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Melinda French Gates invests in Female Founders Fund’s new $57 million fund

July 13, 2021, 12:00 PM UTC

Since the May announcement of her divorce from Bill Gates, Melinda French Gates has continued her work as a philanthropist and investor aiming to address gender inequality. Her latest endeavor is backing a new fund raised by the venture firm Female Founders Fund.

French Gates, through her firm Pivotal Ventures, is one of several limited partners investing in the firm’s $57 million fund, its third. The philanthropist also backed its $25 million second fund in 2016. The third fund brings Female Founders Fund’s total assets under management to $95 million.

“I firmly believe we are missing out on transformational ideas by not putting resources behind women,” French Gates said in a statement. “I’ve invested in the Female Founders Fund because we need women founders and funders at the table if we want to build a more prosperous and inclusive economy for everyone. New and innovative ideas come from everywhere; we can’t keep looking in the same old packages.”

Adds Female Founders Fund founding partner Anu Duggal: “Melinda has been incredibly vocal and supportive of really moving the needle to ensure we are seeing true gender equality in tech. We were one of her early investments at Pivotal, which was formed to address this gap in the market. She’s been really excited about what we’re building, and we’re excited to have her continue to support in fund three.”

Anu Duggal-Female Founders Fund
Founding partner of Female Founders Fund Anu Duggal.
Courtesy of Female Founders Fund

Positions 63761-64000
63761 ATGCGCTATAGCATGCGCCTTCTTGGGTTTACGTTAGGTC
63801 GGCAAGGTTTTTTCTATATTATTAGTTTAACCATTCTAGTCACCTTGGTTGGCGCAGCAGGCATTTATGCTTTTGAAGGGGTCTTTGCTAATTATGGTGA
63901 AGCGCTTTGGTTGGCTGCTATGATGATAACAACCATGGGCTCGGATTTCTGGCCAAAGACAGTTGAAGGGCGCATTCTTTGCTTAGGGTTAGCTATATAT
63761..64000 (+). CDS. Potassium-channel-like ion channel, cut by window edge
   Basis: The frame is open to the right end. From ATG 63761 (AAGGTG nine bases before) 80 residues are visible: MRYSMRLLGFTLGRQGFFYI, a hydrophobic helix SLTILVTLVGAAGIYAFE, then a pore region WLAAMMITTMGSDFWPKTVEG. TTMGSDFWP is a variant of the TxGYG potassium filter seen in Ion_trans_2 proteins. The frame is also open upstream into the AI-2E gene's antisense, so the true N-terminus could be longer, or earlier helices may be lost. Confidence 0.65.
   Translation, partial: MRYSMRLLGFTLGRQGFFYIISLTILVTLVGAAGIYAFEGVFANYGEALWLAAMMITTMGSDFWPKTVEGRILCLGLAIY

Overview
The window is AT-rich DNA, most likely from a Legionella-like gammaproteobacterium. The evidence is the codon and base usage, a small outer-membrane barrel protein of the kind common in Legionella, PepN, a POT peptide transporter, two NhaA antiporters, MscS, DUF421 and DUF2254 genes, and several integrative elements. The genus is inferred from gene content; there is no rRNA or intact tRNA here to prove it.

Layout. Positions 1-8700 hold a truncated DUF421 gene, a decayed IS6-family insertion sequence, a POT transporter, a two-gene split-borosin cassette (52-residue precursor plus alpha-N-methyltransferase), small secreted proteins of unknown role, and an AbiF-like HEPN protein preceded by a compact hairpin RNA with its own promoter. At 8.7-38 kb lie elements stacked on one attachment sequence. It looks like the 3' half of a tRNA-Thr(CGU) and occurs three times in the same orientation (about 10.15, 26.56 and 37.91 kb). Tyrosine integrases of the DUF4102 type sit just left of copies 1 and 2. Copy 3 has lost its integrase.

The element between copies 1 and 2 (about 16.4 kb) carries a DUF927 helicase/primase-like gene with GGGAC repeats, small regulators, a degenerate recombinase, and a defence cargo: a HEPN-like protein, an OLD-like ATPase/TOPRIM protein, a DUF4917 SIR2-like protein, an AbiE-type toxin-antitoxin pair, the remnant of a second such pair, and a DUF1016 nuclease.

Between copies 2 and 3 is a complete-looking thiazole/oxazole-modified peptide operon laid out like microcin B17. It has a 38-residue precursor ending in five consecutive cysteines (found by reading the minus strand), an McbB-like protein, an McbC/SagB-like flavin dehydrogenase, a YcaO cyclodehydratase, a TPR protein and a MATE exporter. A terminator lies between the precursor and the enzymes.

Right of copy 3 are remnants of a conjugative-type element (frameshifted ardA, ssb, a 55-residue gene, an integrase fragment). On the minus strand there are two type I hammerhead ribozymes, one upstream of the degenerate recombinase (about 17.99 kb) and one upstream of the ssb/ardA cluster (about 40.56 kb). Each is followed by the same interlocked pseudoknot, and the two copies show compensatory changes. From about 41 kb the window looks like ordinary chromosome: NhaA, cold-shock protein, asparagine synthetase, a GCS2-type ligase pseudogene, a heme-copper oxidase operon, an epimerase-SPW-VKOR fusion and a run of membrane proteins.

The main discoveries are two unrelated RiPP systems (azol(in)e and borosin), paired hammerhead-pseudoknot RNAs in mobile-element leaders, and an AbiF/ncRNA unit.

Duggal launched Female Founders Fund with a $6 million fund in 2014, aiming to invest in women-founded businesses that were not being backed by traditional venture capitalists. Funding for female founders has significantly improved over the past seven years, but women-only founding teams still received just 2.2% of total U.S. venture capital money in 2020.

Since 2014, Female Founders Fund has backed about 50 companies, including the women’s health business Maven Clinic, weddings platform Zola, razor startup Billie, and mental health startup Real.

With this new fund, Duggal plans to pursue more companies in the digital health and “alternate communities” spaces. (Examples of the latter include the motherhood social network Peanut and the queer community app Lex.) New areas of interest for Female Founders Fund include the creator economy, climate, and workplace efficiency tools—especially addressing the future of hybrid work from home and the office.

Other investors in the firm’s third fund include 23andMe founder Anne Wojcicki and YouTube CEO Susan Wojcicki, Houseparty CEO Sima Sistani, Goldman Sachs, and Twitter.

“For us, it’s not just about putting capital to work,” says Duggal. “It’s also about building an ecosystem that really didn’t exist.”

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